Induction project                                                    x        x       x       x   x              x   x
Principal Study: Opera Making and Writing                            x            x   x   x               x      x   x
Integration                                                               x   x   x   x       x   x   x   x
Writing for Performance                                              x        x   x       x   x   x   x
Writing Opera: researching text in the creation of contemporary opera x   x   x   x       x
Analysis                                                                          x       x   x   x   x
Conducting                                                                        x       x   x       x
Electro-acoustic Music                                                            x       x   x       x
Research in Performance, Composition and Leadership                  x    x       x       x   x   x
Aesthetics & the Philosophy of Art                                   x    x       x               x

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16. Assessment Regulations & Strategy
These regulations are in addition to the general assessment regulations for taught
programmes in the Academic regulatory framework covering Assessment Board
membership, attendance at examinations and submission of coursework (including
late penalties), extenuating circumstances, external examiners and academic
misconduct.

16.1. Requirements to pass a module

In order to pass a module and acquire the associated credit, a student must
complete all the assessment components of the module and achieve an aggregate
weighted mark of no less than 50%. The module specification will indicate whether a
pass, or minimum mark, is required for a specific component.

16.2 Resit Provisions

   a) Where a student does not meet the overall weighted aggregate and/or fails to
      meet the minimum achievement required in a module component, the School
      Assessment Board will offer a resit of the failed assessment component (or an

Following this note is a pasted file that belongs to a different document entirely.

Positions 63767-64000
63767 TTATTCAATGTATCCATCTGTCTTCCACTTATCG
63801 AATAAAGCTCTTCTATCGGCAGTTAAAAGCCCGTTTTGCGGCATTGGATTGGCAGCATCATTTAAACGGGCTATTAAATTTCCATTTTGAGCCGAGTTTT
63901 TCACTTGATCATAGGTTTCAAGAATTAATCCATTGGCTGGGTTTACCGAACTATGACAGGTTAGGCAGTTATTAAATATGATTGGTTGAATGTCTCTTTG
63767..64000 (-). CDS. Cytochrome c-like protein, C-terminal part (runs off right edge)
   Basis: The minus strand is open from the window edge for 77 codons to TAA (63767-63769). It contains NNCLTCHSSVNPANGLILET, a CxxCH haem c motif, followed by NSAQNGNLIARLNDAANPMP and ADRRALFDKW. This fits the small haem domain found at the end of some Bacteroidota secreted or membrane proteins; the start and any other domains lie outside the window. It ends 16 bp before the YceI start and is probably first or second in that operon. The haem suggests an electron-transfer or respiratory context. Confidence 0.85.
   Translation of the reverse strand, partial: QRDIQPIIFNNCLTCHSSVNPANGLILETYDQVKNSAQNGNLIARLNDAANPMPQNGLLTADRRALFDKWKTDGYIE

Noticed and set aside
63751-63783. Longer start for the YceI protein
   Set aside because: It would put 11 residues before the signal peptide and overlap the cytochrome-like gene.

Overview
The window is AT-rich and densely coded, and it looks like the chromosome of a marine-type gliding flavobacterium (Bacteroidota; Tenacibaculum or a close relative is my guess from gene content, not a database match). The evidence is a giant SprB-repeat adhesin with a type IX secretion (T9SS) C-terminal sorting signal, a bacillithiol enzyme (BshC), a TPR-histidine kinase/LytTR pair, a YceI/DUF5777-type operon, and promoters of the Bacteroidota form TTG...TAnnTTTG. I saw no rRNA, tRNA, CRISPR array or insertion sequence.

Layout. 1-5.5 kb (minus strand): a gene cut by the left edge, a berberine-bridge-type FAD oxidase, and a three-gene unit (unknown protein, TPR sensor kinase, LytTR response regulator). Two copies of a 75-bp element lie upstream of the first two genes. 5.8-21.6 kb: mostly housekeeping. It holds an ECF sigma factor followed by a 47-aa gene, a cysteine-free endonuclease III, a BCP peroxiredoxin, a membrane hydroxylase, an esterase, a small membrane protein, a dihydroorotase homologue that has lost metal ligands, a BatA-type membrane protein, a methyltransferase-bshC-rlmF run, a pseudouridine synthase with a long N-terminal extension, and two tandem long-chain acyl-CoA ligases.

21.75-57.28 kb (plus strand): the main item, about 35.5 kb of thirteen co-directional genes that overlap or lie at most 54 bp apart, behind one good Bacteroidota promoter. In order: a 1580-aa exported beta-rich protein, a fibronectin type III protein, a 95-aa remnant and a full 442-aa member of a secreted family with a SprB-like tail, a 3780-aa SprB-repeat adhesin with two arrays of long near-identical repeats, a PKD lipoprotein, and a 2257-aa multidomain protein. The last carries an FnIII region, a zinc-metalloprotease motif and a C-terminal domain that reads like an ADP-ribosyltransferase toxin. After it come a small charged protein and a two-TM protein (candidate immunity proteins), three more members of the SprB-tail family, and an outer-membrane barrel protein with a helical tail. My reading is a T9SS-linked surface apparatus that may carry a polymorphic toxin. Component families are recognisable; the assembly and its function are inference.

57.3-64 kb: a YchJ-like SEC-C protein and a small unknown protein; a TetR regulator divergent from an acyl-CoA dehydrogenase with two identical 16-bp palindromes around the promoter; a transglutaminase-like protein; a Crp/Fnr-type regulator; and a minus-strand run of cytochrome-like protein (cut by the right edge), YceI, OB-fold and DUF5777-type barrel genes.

equivalent task).
   b) A module component may be resat only once.
   c) The Assessment Board may, at its discretion, permit a student to resit during
      the course of the following year, with or without attendance.
   d) A resit fee will be payable (resit fees are published on the School’s website).
   e) A student who successfully completes a resit will be awarded the minimum
      pass mark for the failed component and this capped mark will be used for the
      aggregate mark of the module. The only exception to this is for an academic
      misconduct failure (e.g. plagiarism, collusion) where, even though the module
      component must be resat and passed, the failed mark will be carried forward
      to the overall module aggregate mark.

16.3 Award regulations

A student who, at the end of Part 1, completes the following modules for a total of
180 credits:

   •   Principal Study (120 credits)
   •   Induction (20 credits)
   •   Integration (20 credits)
   •   1 elective (20 credits)

will be considered for the award of the MA in Opera Making & Writing.

The overall result will be calculated on the basis of the aggregate of the module
marks weighted according to their credit value.

The classification shall be determined as follows:

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Classification       Minimum %
 With Distinction     70%
 With Merit           60%
 Pass                 50%

There is no compensation permitted across modules or assessment components.

No exit award is available for this programme.

16.4 Periods of registration

The maximum period of study including any repeat years and/or periods of deferral
or interruption will be 2 years.

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17. Core Modules
17.1 Induction Project
1. Module Title                                Induction project

2. HE Level                                    7

3. Credit Value                                20

4. SITS module code                            CON4005

5. Location of Delivery                        Guildhall School & Royal Opera House

6a. Module Type                                Project based

6b. Applicable in the year of study            Year 1